October 17, 2018
Faces of PC: Dan Byron ’88SCE, desktop support specialist
By Charles C. Joyce
Information technology has gone topsy-turvy in the 37 years Dan Byron ’88SCE has been at Providence College. His work approach has not. For many faculty and staff, visits from the fun-loving desktop support specialist are a bonus: Not only does Byron solve their computer problem quickly and tactfully, he’ll also pull them into conversations about their jobs, their lives, and, always, PC. He’s a longtime men’s basketball season ticket holder, holds a bachelor’s degree in liberal studies from the School of Continuing Education, and is proud of family ties to PC: His daughter, Kay, is an SCE student, and his late father, Joseph L. Byron ’40, retired as PC’s vice president for business affairs in 1988.
For the record, Byron emphatically praises the administration for its support of information technology services and staffing, including student workers he’s mentored over the years. He talks about how interesting he finds campus partners he’s helped, like basketball coach Ed Cooley, professors from myriad disciplines, and staff at all levels. And, he expresses sensitivity toward their frustrations and understanding of technology.
“There are so many simple mistakes being made … somebody resets a printer or shuts off power, and suddenly, the computer isn’t working. You can’t make people feel badly,” says Byron, who worked at the Physical Plant and the Power Plant for 12 years before joining the new Department of Computer Services (now Information Technology) in 1993.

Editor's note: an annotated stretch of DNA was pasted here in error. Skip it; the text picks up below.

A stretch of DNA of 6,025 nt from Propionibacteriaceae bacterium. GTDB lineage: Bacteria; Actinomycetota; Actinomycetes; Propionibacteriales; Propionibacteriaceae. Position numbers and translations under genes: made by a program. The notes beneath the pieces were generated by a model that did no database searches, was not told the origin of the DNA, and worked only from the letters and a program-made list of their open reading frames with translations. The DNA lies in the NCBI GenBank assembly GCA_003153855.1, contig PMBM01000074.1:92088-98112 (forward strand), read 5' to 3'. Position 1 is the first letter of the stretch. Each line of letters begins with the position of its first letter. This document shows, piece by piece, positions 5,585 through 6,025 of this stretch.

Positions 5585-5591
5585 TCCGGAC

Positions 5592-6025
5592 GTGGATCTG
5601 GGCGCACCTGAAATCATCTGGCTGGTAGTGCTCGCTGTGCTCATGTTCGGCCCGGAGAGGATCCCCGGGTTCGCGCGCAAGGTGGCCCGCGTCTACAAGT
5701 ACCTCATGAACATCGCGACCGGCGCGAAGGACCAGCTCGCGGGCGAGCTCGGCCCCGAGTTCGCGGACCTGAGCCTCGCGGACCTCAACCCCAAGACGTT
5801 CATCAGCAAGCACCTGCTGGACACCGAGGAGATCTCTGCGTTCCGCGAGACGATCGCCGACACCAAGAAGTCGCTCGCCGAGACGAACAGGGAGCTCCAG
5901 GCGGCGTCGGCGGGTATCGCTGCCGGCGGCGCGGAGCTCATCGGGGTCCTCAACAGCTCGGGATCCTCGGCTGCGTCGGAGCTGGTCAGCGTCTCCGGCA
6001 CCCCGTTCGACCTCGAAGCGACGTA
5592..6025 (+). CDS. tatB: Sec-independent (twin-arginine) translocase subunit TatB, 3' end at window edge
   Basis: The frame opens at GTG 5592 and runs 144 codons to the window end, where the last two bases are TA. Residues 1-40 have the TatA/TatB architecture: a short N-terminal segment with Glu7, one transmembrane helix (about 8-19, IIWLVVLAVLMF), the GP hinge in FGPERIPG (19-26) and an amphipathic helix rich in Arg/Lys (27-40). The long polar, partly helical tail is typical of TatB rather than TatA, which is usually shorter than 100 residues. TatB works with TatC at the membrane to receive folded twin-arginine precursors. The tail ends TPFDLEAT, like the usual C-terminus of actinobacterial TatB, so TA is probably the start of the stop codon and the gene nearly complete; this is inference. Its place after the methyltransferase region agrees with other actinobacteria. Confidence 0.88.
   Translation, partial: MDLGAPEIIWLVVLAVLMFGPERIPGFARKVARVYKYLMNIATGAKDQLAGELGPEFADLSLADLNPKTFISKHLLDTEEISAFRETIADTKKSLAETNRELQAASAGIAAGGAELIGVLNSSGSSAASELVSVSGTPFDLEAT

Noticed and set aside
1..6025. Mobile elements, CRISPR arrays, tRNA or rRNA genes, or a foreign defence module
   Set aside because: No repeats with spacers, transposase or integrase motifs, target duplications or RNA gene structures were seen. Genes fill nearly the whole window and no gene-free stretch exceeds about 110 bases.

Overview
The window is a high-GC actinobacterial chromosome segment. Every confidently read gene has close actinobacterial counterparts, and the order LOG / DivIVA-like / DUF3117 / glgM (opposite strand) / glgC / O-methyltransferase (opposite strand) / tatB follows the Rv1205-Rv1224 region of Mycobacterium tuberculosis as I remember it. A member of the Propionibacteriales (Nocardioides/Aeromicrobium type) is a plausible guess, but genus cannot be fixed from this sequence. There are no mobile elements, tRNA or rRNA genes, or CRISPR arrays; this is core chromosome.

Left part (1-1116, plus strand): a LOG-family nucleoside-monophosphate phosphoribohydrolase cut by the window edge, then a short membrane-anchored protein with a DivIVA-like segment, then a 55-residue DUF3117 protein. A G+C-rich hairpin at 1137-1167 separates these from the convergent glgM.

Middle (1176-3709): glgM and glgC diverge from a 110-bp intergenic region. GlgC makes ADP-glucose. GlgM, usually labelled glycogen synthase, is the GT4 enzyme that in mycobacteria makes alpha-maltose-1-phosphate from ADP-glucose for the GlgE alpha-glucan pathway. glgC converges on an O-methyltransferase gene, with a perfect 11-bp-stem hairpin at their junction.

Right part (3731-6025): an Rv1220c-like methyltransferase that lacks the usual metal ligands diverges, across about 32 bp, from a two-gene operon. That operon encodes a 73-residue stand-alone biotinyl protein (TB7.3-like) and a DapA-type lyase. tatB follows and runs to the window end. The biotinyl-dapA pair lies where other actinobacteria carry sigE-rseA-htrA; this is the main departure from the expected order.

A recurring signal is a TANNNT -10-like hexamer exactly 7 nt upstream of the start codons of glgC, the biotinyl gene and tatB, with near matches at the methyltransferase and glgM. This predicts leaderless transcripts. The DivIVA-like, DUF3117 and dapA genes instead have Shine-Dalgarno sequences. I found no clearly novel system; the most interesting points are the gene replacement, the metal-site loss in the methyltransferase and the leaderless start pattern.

But Byron isn’t telling the whole story.
“He’s really a good worker, but he does his job his own way,” says his supervisor, golfing partner, and friend, Ed Morin ’85, director of technical support services. Morin notes Byron has “built relationships that are hard to replace” and that go beyond academic units — such as with Dominicans in the campus priory, the Department of Athletics, the Office of Public Safety, and food services provider Sodexo.
“He has that intangible ability to relate to people,” says Morin, adding that Byron’s rapport has enhanced IT’s reputation greatly. The department, and PC, also have benefitted from Byron’s suggestion in 1993 that Computer Services hire student workers. As PC’s focus on computers and lab space grew, he knew students could improve service while gaining skills and confidence. IT now has 65 student workers, who mostly operate out of the Help Desk. To many students, current and past, Byron has been a father figure, say peers.